Now I know what you may be thinking I want to raise my child in the habit of anti-racist practice but all of this is so overwhelming! When and how should I implement these practices? The answer is a little bit here and there. In infancy, be sure to provide your child with racially diverse narratives (ex. toys/books/games) and watch yourself in your actions/words. In toddlerhood continue with these practices and in addition begin the process of having conversations about race. These don’t necessarily have to be deep, they could be as simple as “look at how strong Tiana from Princess and the Frog is.” The most important thing is that when the moments of confusion or potentially offensive statements come out of your child’s mouth, that you impliment a gentle push towards anti-racist practice. As a parent you have the responsibility to hold your child accountable for these moments but you must do so in a kind manner otherwise they won’t be receptive to it. Moving on to early childhood, be sure to continue with using correct language, providing diverse resources , and having the conversations. The next step is to get your child out there! Having interactions with others who differ from them is important in dismantling the stereotypes that follow when unfamiliarity is present. Take them to places where they must make friends of other races or where an adult of color can share their perspective on the world. When we take the time to provide these experiences for our children, we allow them to have a broader understanding of the world and thus increase their empathetic understanding. From there in the development process (ie late elementary thru high school) if you stay consistent in your parenting your children will have developed a strong sense of race and race-relations. This where the advice is actually turned on its head. Allow yourself to be receptive to their point of view. Seeing as you have set a good foundation for their knowledge, let yourself learn from them! Children are smart and often their perspective in the world gets overlooked simply because they don’t have quite as much life experience as an adult does. While in some cases this may be true, many times the societally untainted perspective may be exactly what we adults need to hear. So be open to a two sided conversation and watch as both you and your child grow from one another! Racism isn’t something that we wake up with one day, it is something that is built through a gradual process and it CAN be learned and unlearned.
In the end, children acquire and process information about the world around them from a wide variety of sources, including the sensory input they receive from the outside world and process through their central nervous system. They also get information from the speedy development of their language acquisition and communication skills. As caregivers and parents it is important how we interact with children since they are at such a crucial time in their development. Although we may not recognize it, we have the power to help our kids to grow up to be anti-racist; but in order to do so, we must be diligent about the way in which the narrative about ‘the other’ is portrayed. While this may seem daunting and rather intimidating, don’t worry about accidentally ruining your child, but rather focus on being the best parent or caregiver YOU can be. We are all human and inevitably we will make mistakes, all we can do is be loving and kind to everyone. Not only will this make you a better person in the long run, it will help to shape the face of the next generation for the better.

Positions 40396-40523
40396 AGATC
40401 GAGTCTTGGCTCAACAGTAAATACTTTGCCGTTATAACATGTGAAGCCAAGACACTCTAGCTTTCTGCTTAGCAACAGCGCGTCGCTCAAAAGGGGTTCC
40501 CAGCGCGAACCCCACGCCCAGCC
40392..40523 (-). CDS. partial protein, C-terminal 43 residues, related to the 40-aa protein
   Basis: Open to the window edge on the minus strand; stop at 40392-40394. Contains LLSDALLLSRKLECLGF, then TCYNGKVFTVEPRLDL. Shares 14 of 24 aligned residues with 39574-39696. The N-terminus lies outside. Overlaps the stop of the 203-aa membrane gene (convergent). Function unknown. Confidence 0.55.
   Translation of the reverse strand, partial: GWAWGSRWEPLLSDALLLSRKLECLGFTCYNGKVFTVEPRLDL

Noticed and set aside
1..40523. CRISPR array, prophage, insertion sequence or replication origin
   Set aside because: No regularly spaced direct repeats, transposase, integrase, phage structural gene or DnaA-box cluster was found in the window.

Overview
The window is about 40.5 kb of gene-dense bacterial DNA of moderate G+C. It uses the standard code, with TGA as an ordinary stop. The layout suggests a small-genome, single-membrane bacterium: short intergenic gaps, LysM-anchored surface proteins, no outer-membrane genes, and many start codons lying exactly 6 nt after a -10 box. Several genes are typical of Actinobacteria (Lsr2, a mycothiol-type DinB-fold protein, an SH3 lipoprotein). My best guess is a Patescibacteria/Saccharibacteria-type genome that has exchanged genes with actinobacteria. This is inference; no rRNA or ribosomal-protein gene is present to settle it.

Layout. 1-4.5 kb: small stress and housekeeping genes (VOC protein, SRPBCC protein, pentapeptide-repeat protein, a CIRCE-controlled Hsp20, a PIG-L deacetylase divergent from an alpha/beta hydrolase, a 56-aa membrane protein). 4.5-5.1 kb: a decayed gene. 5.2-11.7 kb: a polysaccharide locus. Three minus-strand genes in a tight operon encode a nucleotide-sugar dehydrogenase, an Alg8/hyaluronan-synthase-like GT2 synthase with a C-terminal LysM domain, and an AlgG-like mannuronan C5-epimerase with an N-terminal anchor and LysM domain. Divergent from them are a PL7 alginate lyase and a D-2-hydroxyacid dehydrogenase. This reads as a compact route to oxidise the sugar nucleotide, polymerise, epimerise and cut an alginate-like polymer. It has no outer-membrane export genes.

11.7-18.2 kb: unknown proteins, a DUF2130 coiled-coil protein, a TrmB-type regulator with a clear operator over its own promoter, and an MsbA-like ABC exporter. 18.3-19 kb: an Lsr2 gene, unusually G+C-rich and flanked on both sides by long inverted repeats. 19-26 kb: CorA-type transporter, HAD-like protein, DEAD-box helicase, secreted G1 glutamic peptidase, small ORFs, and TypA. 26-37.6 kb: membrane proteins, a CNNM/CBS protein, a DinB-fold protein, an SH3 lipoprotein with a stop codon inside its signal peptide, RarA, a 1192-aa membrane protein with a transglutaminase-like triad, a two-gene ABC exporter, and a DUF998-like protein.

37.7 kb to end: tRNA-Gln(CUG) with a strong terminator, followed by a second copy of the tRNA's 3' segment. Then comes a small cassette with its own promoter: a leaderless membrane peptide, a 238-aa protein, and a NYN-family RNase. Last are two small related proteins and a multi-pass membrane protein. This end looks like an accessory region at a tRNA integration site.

℘ ℘ ℘
So what is racism and how do we stop it? After all, children aren’t born with prejudiced ideas, but they can learn them quite easily as their minds grow. Thus we must understand that racism is a social construct that is learned overtime. As their cognitive capabilities expand, children are faced with the challenge of finding their identity in terms of their surroundings and how they fit into it all. It’s easiest for them to do this through essentialist thinking; with rigid categorization, there is less confusion about any given topic. But we all know that isn’t how the world works. There is flexibility in all things, including concepts like memory, identity, and social categories. So how do we stop this pattern? We give them the tools and encourage their mind to be open to broader ideas (Diamond, 2014). When given the proper tools, children can expand past naive assumptions of how the world works and adopt more productive ways of thinking. As parents we have the power to give our children the tools to improve executive functioning which will decrease the chance of perpetuating stereotypes and racism.
One of the first things children have to tackle during their process of development is self-concept. Understanding who they are in terms of their role in society is crucial in developing a sense of autonomy and self concept. The emergence of self-concept can be best described by the theory of Ulric Neisser. He stated that five senses of self emerge throughout early childhood: the ecological self, interpersonal self, extended self, private self, and the conceptual self (Kiel, 2014). These senses of self develop at different times and serve different purposes. The ecological self develops first, as infants become aware of their own bodies. The development of this sense of self is directly related to infants’ fast emerging sensorimotor skills (Kiel, 2014). Next, the interpersonal self is supported by interactions with other people, most importantly parents or caretakers. This sense of self is implicit and occurs as a natural part of social development (Kiel, 2014). The extended self involves the integration of a sense of time and the ability to think of a past and future self (Kiel, 2014). Finally, the private self is the self that develops through self-talk and requires the understanding that there are experiences that only occur alone, while the conceptual self has to do with social expectations and family roles (Kiel, 2014).